Ultimately, I don’t want Halloween to be all about candy. I am squeamish about guts and gore, and I’ll never be a fan of horror movies, but smiling pumpkins and Reese’s cups simply aren’t enough. Strange as it might sound, I want my children to get scared–because if they never know fear, they’ll never learn how to get past it.
Our children now ride in car seats for years, then booster seats, and they’re not allowed in the front seat till they’re basically teens. They play on playground equipment with rounded corners and soft surfaces. I’m not quibbling here–I don’t want my kids to get hurt. It’s tempting to pad out every part of their lives to keep them safe, but the fact is, kids need to take risks. They need to feel fear. They need to learn problem-solving, and not just in math class.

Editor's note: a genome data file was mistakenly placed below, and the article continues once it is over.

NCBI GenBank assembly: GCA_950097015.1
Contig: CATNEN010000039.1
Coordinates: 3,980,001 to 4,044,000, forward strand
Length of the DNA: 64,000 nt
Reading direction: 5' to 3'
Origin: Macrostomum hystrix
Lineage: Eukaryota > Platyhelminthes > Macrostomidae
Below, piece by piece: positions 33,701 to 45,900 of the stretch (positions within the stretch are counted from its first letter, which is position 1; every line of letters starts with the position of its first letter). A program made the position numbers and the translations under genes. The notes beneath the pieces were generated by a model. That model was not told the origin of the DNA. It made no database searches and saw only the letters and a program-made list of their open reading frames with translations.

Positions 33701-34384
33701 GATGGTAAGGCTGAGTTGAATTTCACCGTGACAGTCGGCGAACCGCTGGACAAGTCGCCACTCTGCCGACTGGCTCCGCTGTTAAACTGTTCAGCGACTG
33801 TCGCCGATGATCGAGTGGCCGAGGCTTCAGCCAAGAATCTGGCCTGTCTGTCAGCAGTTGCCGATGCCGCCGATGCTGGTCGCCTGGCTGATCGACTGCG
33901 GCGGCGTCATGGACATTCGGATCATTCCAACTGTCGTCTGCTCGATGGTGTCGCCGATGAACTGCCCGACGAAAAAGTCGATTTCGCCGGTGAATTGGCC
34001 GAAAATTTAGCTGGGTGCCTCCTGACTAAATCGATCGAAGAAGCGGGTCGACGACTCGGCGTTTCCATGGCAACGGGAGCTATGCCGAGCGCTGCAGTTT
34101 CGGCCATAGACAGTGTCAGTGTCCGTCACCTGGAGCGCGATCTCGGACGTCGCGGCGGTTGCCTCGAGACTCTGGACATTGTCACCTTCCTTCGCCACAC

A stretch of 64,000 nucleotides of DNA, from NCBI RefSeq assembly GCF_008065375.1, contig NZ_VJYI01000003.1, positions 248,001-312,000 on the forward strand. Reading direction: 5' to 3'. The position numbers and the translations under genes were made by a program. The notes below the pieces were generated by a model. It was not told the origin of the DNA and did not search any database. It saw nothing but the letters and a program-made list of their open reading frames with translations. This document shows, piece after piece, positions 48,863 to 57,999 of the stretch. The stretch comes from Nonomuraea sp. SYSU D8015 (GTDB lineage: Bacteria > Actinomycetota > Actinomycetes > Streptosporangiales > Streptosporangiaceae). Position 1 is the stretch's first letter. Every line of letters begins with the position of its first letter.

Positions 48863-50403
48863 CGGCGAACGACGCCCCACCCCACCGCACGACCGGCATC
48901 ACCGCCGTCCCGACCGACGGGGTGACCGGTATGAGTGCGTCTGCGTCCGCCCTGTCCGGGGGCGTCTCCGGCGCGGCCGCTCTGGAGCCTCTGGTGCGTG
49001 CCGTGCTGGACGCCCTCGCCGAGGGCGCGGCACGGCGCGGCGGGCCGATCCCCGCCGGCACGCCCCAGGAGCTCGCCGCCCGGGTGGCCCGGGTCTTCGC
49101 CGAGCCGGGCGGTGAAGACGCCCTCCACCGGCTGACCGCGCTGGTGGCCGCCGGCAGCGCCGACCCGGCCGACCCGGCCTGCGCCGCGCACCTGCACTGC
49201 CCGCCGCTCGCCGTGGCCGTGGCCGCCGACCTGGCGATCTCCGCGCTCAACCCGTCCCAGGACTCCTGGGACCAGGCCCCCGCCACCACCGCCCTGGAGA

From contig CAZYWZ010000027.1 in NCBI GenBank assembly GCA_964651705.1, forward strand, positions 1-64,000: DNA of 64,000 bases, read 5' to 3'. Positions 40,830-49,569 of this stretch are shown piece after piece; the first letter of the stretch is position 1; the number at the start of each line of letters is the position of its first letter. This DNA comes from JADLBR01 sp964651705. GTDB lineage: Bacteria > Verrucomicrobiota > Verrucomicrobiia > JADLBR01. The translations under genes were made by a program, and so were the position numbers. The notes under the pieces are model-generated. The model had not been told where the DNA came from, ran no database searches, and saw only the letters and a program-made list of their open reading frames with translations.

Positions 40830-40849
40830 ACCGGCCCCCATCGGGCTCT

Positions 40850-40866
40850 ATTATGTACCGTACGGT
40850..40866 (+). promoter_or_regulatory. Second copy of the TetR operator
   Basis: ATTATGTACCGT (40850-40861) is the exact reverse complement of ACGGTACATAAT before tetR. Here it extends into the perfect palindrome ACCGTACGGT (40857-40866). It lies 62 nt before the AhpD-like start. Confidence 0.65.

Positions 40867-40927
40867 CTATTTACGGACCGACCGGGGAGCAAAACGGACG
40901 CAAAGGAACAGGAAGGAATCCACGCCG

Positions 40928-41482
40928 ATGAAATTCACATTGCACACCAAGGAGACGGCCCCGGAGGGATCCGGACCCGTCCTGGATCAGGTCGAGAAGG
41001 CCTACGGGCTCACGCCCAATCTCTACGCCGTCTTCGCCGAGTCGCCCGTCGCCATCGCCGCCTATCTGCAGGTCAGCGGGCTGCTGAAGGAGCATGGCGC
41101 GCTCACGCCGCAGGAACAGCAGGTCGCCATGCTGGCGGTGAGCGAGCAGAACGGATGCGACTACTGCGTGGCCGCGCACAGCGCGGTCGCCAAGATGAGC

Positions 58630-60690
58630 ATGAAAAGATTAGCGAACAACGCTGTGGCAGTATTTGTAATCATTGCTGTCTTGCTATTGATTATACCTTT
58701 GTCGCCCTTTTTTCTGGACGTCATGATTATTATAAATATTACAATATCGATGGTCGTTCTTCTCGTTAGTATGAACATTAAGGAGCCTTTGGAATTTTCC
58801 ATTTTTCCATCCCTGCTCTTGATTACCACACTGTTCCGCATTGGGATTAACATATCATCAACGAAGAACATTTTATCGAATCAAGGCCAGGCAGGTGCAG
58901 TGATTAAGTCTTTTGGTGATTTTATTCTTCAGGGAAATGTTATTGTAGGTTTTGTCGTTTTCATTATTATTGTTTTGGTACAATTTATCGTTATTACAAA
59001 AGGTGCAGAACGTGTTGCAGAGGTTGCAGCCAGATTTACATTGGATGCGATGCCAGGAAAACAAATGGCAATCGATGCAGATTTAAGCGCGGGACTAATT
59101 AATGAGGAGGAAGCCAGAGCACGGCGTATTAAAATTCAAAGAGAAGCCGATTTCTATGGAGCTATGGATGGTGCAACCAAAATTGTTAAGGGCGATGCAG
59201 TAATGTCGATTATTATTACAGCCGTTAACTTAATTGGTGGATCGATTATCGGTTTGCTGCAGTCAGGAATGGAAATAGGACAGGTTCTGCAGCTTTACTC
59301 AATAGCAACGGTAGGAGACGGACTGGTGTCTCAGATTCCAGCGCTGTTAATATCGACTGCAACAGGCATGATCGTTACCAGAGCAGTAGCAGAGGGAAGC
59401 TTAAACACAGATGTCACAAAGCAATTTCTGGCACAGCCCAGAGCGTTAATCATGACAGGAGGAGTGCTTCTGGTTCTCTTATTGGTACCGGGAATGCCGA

This year, my son wants to make a trick-or-treat map, making note of the houses that have inflatable decorations. He wants to skip these houses because he deems them too scary. We’ll make the map if he wants to and I won’t force anything, but we will certainly walk past these houses and face the inflatables. When we walk away, they will stay where they are. We’ll do this every year and one day, he’ll get brave enough to walk up those driveways and ring those doorbells to get his treats. On that day, he will get to feel proud.
*By which I mean unsupervised by adults–you’re never alone on Halloween. Though, perhaps kids don’t do that anymore. Perhaps by the time it’s legal to let them run free, they’ve outgrown the tradition.